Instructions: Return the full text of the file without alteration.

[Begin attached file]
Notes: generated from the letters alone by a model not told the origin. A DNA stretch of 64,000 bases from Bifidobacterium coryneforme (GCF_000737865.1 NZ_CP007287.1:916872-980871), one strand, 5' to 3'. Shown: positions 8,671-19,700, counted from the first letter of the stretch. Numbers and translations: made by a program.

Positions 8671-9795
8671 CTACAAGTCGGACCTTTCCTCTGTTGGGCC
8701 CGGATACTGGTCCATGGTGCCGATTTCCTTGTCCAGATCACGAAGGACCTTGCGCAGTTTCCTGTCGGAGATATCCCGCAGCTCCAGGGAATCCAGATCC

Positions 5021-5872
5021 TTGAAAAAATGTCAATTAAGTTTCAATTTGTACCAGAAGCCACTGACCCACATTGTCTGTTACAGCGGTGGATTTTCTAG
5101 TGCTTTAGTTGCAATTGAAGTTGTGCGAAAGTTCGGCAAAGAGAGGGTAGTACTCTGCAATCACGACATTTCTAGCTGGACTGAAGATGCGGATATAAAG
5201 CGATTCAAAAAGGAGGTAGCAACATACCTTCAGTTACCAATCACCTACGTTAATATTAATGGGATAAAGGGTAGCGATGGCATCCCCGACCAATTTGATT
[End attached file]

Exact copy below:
Notes: generated from the letters alone by a model not told the origin. A DNA stretch of 64,000 bases from Bifidobacterium coryneforme (GCF_000737865.1 NZ_CP007287.1:916872-980871), one strand, 5' to 3'. Shown: positions 8,671-19,700, counted from the first letter of the stretch. Numbers and translations: made by a program.

Positions 8671-9795
8671 CTACAAGTCGGACCTTTCCTCTGTTGGGCC
8701 CGGATACTGGTCCATGGTGCCGATTTCCTTGTCCAGATCACGAAGGACCTTGCGCAGTTTCCTGTCGGAGATATCCCGCAGCTCCAGGGAATCCAGATCC

Positions 5021-5872
5021 TTGAAAAAATGTCAATTAAGTTTCAATTTGTACCAGAAGCCACTGACCCACATTGTCTGTTACAGCGGTGGATTTTCTAG
5101 TGCTTTAGTTGCAATTGAAGTTGTGCGAAAGTTCGGCAAAGAGAGGGTAGTACTCTGCAATCACGACATTTCTAGCTGGACTGAAGATGCGGATATAAAG
5201 CGATTCAAAAAGGAGGTAGCAACATACCTTCAGTTACCAATCACCTACGTTAATATTAATGGGATAAAGGGTAGCGATGGCATCCCCGACCAATTTGATT